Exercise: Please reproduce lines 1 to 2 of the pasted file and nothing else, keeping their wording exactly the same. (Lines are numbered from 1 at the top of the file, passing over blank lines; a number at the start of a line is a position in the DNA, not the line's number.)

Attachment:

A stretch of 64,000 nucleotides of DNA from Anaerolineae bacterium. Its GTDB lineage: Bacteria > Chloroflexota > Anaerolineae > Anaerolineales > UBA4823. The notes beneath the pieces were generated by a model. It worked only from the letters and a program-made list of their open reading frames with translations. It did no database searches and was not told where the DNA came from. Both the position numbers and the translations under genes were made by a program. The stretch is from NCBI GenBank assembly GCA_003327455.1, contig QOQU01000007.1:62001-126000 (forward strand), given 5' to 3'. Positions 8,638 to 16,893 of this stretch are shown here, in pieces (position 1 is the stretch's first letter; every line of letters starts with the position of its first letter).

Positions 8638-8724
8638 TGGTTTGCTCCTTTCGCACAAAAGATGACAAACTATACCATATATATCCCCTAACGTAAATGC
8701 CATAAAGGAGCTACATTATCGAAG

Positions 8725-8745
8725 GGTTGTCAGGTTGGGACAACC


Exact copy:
A stretch of 64,000 nucleotides of DNA from Anaerolineae bacterium. Its GTDB lineage: Bacteria > Chloroflexota > Anaerolineae > Anaerolineales > UBA4823. The notes beneath the pieces were generated by a model. It worked only from the letters and a program-made list of their open reading frames with translations. It did no database searches and was not told where the DNA came from. Both the position numbers and the translations under genes were made by a program. The stretch is from NCBI GenBank assembly GCA_003327455.1, contig QOQU01000007.1:62001-126000 (forward strand), given 5' to 3'. Positions 8,638 to 16,893 of this stretch are shown here, in pieces (position 1 is the stretch's first letter; every line of letters starts with the position of its first letter).

Positions 8638-8724